We studied efforts to bridge the gaps between research, policy and practice in 10 low- and middle-income countries (China, Ghana, India, Iran, Kazakhstan, Laos, Mexico, Pakistan, Senegal and Tanzania). In this article, we describe the findings from a survey of researchers in these countries who conducted research in one of four clinical areas relevant to the Millennium Development Goals: prevention of malaria (Ghana, Laos, Senegal and Tanzania), care of women seeking contraception (China, Kazakhstan, Laos and Mexico), care of children with diarrhea (Ghana, India, Pakistan and Senegal) and care of patients with tuberculosis (China, India, Iran and Mexico). In a related article, we describe the findings from a survey of health care providers in these countries who were practising in one of these clinical areas about their awareness of, access to and use of research-based evidence in these clinical areas and the influence of such evidence on their professional practice.10
The challenges associated with documenting such efforts include cross-country differences in the capacity to conduct surveys of researchers; the visibility of researchers depending on their alignment with priorities of government, development agencies, research funding agencies and industry (and hence their likelihood of being identified to participate in these surveys); and researchers’ familiarity with and attitudes toward the bridging activities asked about in these surveys.
We surveyed researchers in 10 low- and middle-income countries (China, Ghana, India, Iran, Kazakhstan, Laos, Mexico, Pakistan, Senegal and Tanzania) who conducted research in one of the four clinical areas described earlier in the article. Within each area, a particular emphasis was placed on an intervention that was supported by strong evidence from international and local research: insecticide-treated materials to prevent malaria; intrauterine devices for family planning; oral rehydration therapy to prevent dehydration in children with diarrhea; and the DOTS strategy (directly observed treatment, short course) to control tuberculosis.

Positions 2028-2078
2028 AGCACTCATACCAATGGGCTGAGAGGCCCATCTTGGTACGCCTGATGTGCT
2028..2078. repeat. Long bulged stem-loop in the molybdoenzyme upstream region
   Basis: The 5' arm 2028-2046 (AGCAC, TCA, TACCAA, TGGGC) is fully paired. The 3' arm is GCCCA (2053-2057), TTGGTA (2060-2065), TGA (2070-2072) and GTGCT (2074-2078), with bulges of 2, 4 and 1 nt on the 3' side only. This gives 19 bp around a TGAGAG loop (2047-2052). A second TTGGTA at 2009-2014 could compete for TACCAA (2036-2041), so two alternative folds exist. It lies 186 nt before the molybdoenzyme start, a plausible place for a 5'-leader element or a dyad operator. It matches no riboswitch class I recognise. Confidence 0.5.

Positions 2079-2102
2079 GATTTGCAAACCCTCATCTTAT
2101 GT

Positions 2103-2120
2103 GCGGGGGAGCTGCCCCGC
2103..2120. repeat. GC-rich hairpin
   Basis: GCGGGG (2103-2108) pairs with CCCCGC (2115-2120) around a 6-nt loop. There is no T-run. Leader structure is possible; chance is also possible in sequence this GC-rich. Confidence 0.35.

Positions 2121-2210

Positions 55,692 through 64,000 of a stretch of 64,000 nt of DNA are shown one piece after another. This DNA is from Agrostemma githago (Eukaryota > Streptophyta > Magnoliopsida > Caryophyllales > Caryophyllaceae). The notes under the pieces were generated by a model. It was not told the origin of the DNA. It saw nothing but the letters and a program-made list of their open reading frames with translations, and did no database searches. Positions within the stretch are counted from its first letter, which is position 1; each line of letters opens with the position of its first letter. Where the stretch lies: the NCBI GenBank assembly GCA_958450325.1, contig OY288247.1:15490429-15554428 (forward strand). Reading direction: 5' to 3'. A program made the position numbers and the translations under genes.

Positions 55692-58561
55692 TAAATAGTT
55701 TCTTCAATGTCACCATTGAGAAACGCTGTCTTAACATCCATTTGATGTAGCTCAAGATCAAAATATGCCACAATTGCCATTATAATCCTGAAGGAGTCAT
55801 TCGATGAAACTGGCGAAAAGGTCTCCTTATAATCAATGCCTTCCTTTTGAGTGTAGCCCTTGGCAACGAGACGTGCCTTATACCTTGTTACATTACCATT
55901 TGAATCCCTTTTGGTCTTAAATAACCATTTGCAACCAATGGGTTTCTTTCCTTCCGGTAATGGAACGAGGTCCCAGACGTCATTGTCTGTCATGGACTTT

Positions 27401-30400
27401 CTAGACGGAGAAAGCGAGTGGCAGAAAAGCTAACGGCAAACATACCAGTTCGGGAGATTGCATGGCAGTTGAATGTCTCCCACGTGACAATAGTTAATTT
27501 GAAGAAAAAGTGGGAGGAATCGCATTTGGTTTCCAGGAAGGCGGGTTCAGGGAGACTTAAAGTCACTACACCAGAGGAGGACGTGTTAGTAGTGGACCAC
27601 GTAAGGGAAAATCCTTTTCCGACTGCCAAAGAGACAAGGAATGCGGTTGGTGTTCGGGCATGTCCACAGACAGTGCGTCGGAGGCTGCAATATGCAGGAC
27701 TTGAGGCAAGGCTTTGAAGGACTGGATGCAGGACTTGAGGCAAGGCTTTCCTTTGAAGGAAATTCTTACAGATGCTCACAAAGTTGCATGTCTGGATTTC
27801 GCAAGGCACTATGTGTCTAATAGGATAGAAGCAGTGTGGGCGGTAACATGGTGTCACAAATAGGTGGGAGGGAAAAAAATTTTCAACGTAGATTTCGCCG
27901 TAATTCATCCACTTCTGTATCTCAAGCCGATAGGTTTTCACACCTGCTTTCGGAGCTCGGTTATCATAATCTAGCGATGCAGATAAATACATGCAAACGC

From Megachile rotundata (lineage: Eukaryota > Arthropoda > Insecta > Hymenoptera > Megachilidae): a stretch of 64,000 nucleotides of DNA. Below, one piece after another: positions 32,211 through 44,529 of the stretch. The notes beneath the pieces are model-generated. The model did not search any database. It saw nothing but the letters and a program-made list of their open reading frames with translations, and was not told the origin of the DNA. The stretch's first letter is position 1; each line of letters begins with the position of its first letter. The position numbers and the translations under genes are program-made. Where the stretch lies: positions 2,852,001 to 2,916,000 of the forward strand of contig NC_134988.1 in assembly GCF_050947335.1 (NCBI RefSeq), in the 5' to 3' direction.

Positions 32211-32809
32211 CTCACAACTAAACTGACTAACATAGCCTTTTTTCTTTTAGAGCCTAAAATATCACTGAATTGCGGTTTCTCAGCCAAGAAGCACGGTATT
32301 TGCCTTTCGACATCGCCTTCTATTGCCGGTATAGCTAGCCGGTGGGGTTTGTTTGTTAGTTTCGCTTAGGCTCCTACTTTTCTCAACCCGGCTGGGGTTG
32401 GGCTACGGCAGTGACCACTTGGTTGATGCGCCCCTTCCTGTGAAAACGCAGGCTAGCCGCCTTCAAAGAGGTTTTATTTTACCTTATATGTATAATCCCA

We purposively sampled countries to achieve breadth in levels of economic and health care systems development, political systems and geographic locations. In addition, all country teams had to have demonstrated (through collaborations with the World Health Organization [WHO]) a strong interest in bridging the gaps between research, policy and practice and in further developing the capacity to evaluate such efforts. The selected countries differ in their health status indicators, rates of coverage for the interventions under study, and access to the Internet or computers with a CD-ROM (Appendix 1, available at www.cmaj.ca/cgi/content/full/cmaj.081164/DC1).
We identified researchers using three sources: lists of authors identified through a search of MEDLINE and ISI Web of Science for each combination of country and topic; lists of researchers identified by WHO staff; and lists of researchers identified by country teams. We defined researchers as those who spent at least 10% of their time doing research, including the production, synthesis and sharing of research. Our definition could include clinician scientists, university professors, research managers in nongovernmental organizations and civil servants with program-evaluation responsibilities.
We did not calculate the sample sizes needed because we sought to survey, whenever possible, all researchers involved in conducting research on each topic in each country. In only four countries — Ghana, Iran, Pakistan and Senegal — was a sample selected because the number of eligible researchers was significantly more than 25.